Child Support Enforcement (CSE)
Services: Child Support Guidelines Frequently Asked Questions
Child Support Guidelines, N.D. Admin. Code §§ -02-04.1-05(4): Self-Employment Activity - Averaging Income from Self-Employment Activity (IC-CO-04-01)
Child Support Enforcement Agency
P.O. Box 7190
Bismarck, ND 58507-7190
IV-D Informational Communication
April 5, 2004
TO: Administrators, Regional Child Support Enforcement Units
RE: Support Guidelines, N.D. Admin. Code
§ 75-02-04.1-05(4): Self-Employment Activity - Averaging Income from Self-Employment Activity
When applying North Dakota's child support guidelines to an obligor who engages in a self-employment activity, the question has arisen regarding averaging income from that activity if a loss was incurred in at least one of the years in the period being averaged. The following information regarding N.D. Admin. Code § 75-02-04.1-05(4) is intended to provide an answer to that question.
Question: When an obligor engages in a self-employment activity, how should the income from that activity be averaged if a loss was incurred in at least one of the years in the period being averaged?
Answer: A loss from a self-employment activity incurred in a year that is included in the period being averaged is to be factored into the calculation to determine the average self-employment income. This can be illustrated by the following example:
- Obligor has operated a self-employment activity on a substantially similar scale for a five-year period and has no other income. The income (or loss) from the activity during the five-year period is:
Year 1 Year 2 Year 3 Year 4 Year 5 -$2,000 $25,000 $30,000 -$4,000 $20,000
- Obligor's average self-employment income for the five-year period is
$13,800 ($75,000 - $6,000 = $69,000; $69,000 ÷ 5 = $13,800).
By way of background, North Dakota's child support guidelines recognize that self-employment activities can experience significant changes in income and production over time. Accordingly, N.D. Admin. Code § 75-02-04.1-05(4) provides that to the extent information is reasonably available, "the average of the most recent five years of each self-employment activity, if undertaken on a substantially similar scale, must be used to determine self-employment income." This subsection also provides that when self-employment activity has not been operated on a substantially similar scale for five years, a shorter period may be used.
Child Support Enforcement had received anecdotal information indicating that a variety of methods were being used to determine average self-employment income in cases where a self-employment activity resulted in a loss for at least one of the years in the period being averaged. Under one such method, any loss years were included in determining average self-employment income over a five-year period (or over a shorter period, if applicable). Essentially, under this method, the loss years offset the gain years for the period being averaged.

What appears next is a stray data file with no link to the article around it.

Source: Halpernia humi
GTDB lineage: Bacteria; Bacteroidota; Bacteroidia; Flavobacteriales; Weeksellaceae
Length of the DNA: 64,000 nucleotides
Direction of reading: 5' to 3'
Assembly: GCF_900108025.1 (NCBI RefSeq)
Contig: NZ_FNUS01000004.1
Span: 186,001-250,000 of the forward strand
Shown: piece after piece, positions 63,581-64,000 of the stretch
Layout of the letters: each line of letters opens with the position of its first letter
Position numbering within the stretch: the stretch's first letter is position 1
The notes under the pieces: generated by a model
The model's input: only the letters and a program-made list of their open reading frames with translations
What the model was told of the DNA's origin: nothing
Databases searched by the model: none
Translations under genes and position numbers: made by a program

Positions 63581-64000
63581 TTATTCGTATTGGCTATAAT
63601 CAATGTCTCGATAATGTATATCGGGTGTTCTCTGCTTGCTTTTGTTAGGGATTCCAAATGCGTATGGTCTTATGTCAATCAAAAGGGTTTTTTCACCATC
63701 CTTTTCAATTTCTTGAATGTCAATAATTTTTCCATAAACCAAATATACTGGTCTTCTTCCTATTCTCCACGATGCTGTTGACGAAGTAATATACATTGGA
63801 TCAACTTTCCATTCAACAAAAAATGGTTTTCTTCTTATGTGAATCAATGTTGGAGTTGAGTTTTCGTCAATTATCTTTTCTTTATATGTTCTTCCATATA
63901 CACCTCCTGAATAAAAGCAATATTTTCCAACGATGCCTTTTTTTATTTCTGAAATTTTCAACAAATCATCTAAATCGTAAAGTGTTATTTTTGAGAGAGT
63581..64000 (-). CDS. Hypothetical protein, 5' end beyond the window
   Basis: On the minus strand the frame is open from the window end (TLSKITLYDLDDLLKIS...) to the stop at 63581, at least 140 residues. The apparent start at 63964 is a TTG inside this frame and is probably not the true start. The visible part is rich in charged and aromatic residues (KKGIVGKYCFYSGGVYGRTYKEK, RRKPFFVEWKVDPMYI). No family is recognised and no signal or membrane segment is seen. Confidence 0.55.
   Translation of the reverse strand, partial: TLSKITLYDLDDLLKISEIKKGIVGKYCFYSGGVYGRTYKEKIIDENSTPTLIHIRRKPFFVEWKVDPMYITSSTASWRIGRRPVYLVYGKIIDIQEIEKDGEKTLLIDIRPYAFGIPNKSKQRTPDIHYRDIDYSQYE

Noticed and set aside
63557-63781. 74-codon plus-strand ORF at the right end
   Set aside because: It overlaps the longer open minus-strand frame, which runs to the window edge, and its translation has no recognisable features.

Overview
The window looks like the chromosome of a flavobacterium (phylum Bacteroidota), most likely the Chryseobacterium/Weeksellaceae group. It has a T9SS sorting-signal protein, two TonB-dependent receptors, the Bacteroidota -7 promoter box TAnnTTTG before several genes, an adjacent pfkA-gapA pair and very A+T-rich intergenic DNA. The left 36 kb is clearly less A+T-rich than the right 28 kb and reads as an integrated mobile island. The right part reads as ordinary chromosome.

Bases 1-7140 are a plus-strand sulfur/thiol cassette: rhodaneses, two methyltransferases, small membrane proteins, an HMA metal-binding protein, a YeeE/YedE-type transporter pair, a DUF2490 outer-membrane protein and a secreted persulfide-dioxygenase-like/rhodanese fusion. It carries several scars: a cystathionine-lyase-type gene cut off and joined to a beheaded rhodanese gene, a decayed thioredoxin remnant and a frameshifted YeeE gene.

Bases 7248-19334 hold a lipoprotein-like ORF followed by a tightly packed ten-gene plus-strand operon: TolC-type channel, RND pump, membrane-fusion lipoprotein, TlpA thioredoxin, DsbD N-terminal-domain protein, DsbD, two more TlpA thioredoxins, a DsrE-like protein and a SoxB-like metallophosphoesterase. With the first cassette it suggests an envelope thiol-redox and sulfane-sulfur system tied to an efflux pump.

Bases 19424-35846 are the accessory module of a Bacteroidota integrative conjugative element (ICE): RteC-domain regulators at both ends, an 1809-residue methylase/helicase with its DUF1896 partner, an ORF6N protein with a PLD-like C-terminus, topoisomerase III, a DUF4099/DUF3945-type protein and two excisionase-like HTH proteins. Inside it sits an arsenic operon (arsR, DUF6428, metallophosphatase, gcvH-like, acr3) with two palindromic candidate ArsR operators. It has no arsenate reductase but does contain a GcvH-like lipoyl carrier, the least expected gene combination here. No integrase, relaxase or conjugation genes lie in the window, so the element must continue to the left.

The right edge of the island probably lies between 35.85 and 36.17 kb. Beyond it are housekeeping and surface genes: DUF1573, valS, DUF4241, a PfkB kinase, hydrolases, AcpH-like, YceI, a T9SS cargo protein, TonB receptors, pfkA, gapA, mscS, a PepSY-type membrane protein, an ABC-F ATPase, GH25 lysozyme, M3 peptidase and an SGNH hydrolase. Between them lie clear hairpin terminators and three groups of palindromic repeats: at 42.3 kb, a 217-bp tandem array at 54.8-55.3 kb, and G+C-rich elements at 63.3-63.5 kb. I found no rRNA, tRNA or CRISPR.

Under another method, loss years were not factored into the determination of average self-employment income. Essentially, under this method, a loss was treated as zero. Under yet another method, a minimum wage income was imputed to the obligor for any loss year included in the period being averaged.
The appropriate treatment for loss years in the context of determining average self-employment income is not explicitly expressed in the guidelines. However, the language therein implies that such loss years are to be factored into the determination, provided the self-employment activity is operated on a substantially similar scale over time. In general, an "average" indicates a middle position on a scale of evaluation or a midpoint between extremes. In other words, determining average self-employment income is a way to "even out" significant fluctuations in income and production of the self-employment activity over time. This is best accomplished by including the loss years in determining average self-employment income such that the loss years offset the gain years in the period being averaged. Ignoring the loss years in the determination (either by treating the loss as zero or by imputing income in place of the loss) defeats the purpose of averaging in these situations.
Reference: Minutes of the Department of Human Services Child Support Guidelines Drafting Advisory Committee, June 6, 2002.
Inquiries to: Child Support Enforcement Agency
P.O. Box 7190
Bismarck, ND 58507-7190
Telephone (701) 328-3582